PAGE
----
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Why I Don't Write Children's Literature
Gary Soto

2015 • 216 pp. 4 1/2 x 7 1/2"
Essays / Memoir / Biography - Writers

$14.95 Paperback, 978-1-61168-711-8
$12.99 Ebook, 978-1-61168-712-5

Check your ebook retailer or local library for ebook availability.

“Gary Soto—poet, fiction writer, playwright—is also one of our foremost writers of the personal essay. Soto’s prose—concise and inventive—shines with brio... [continued in Reviews below]”—Christopher Buckley,

The beloved writer returns to entertain in a fresh collection of essays

Gary Soto is a poet and, in his previous writing life, author of children’s literature. Moreover, he is an essayist whose works, such as Living Up the Street, A Summer Life, and What Poets Are Like, were celebrated for their openness and vivid image-making. In this collection, the poet again offers prose that is robust, confessional, and peculiar in its observations. He addresses time. He considers aging. If each day of the week represented a decade, then Soto is now cruising late Saturday afternoon. As the clock’s gears relentlessly grind, he’s soon on Sunday—but Sunday morning! He still has time to enjoy the world about him.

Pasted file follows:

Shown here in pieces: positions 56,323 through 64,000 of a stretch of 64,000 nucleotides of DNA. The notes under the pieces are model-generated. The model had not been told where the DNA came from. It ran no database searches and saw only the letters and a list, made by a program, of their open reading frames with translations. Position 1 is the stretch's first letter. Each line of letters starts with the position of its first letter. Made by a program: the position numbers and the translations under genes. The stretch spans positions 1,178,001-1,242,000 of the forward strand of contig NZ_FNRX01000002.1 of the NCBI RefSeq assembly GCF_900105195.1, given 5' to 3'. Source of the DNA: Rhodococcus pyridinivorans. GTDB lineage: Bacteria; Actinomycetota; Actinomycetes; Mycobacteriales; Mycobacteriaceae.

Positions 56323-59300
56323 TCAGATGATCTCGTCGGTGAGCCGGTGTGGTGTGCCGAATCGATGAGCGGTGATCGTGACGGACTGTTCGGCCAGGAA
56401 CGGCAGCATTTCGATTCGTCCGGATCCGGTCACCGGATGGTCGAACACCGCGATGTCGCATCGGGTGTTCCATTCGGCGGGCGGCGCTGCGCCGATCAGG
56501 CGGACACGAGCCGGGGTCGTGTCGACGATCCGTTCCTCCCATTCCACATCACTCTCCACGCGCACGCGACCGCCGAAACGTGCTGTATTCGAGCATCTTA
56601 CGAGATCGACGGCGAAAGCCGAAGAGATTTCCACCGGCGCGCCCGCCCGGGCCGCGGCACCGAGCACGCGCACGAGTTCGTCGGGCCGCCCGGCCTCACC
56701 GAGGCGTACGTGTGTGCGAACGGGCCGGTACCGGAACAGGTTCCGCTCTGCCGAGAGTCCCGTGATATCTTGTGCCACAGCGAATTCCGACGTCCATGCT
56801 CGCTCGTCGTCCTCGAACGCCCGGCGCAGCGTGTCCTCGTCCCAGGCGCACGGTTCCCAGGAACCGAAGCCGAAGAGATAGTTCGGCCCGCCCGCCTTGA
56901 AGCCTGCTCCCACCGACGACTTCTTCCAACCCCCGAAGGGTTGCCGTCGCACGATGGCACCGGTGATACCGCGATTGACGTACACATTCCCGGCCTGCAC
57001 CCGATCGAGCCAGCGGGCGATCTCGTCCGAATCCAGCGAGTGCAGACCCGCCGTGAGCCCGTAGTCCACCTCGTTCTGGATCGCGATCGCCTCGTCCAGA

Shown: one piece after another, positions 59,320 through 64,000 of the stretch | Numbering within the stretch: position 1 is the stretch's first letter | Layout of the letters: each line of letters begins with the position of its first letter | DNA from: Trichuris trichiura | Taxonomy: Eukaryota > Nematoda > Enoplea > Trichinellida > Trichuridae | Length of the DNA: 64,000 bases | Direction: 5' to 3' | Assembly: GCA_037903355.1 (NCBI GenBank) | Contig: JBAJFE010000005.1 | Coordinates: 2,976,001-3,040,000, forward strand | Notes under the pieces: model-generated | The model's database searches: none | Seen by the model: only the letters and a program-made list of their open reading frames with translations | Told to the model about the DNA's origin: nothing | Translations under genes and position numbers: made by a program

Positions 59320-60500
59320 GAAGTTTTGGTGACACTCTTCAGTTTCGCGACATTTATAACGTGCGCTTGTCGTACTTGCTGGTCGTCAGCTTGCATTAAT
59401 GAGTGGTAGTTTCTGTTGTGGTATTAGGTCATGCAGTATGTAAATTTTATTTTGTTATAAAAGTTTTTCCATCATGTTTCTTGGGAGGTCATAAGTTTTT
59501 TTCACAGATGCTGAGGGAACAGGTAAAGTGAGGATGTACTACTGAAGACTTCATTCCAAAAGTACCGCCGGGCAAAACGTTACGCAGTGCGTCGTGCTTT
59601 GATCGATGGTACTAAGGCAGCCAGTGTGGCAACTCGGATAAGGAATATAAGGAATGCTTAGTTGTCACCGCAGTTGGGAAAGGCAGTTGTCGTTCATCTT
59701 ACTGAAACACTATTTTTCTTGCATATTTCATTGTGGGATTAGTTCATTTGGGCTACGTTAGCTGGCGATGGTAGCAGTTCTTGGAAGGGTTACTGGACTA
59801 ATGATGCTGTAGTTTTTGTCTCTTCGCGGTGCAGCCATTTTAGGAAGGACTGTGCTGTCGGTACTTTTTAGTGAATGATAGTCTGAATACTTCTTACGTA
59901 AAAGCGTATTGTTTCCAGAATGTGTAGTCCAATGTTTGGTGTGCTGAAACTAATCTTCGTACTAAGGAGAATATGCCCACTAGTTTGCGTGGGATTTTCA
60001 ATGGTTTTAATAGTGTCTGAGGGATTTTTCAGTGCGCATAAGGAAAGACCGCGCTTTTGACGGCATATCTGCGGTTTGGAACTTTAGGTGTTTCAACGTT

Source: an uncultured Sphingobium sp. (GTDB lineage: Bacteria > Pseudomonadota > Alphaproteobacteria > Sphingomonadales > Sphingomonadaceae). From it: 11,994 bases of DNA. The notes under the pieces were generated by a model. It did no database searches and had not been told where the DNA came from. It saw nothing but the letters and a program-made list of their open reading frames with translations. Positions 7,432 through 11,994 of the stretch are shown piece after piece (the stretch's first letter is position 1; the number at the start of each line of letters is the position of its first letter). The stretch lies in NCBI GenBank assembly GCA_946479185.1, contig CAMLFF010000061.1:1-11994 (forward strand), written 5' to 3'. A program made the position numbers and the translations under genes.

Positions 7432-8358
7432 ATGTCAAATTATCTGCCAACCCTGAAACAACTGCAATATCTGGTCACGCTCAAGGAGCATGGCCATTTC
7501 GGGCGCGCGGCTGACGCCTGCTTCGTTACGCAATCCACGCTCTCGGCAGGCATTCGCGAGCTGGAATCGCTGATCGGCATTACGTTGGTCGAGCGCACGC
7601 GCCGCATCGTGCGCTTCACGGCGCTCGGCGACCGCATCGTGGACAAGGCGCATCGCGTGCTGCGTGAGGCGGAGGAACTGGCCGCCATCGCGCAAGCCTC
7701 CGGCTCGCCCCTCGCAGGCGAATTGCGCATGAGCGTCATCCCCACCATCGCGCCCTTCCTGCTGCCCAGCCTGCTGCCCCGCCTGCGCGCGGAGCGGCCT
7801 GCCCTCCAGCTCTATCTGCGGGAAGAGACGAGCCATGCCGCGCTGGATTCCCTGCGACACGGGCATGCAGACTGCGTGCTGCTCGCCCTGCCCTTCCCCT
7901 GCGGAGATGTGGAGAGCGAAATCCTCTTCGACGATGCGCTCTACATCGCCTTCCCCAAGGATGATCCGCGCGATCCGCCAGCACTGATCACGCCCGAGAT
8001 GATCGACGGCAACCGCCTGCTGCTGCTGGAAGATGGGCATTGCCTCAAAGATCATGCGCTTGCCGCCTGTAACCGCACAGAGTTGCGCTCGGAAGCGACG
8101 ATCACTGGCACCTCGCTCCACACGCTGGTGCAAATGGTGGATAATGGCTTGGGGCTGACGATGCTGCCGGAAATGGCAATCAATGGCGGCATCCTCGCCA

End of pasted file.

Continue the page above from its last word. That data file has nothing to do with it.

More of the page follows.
Soto is a master essayist. His sharply refined sentences are worth a second read, and often a pencil in hand. Soto’s world is quirky, captured in narrative that will soften readers with laughter and empathy. Like many boomers, he laments his sense of failure. Like them, he shrugs off that failure to recast his remaining years. He befriends daffodils, praises theater and tribute bands, and snuggles up with his wife of nearly forty years. This book is short enough to read in one sitting on the couch and encourages a second reading with deeper pleasure in bed.

Reviews / Endorsements

“Gary Soto—poet, fiction writer, playwright—is also one of our foremost writers of the personal essay. Soto’s prose—concise and inventive—shines with brio, humility, and humor. . . . These essays click whether taking on political correctness, conceptual art, gardening, or the vicissitudes of the writer’s life.”—Christopher Buckley

“Beneath it all shimmers a certain undercurrent of magic, one I couldn’t quite put my finger on. Some of the stories, particularly the shorter ones like ‘Haggling Over Watermelons’ and ‘Mexican Migrant,’ read almost like poetry and, although pondering seemingly simple, everyday events, seem to carry the most weight. Others, like “Why I Stopped Writing Children’s Literature” and “Committee Meetings’ and ‘A Dog Story Featuring Geese,’ stab direct and deep, illuminating the darker moments of an otherwise bright life. . . . The travesty here is that Soto has not succeeded in showing why he no longer writes children’s literature, but has in fact shown why he should.”—LitReactor

GARY SOTO’S first book of poetry, The Elements of San Joaquin, published in 1977, was hailed as the pioneering book in Chicano literature. Other poetry collections followed. His poem “Oranges” is the most anthologized poem in contemporary literature. His work has sold in the millions and has been translated into many languages. The Gary Soto Literary Museum is located at Fresno City College, where he began to write in spring of 1972.

Tue, 16 Jan 2018 13:19:47 -0500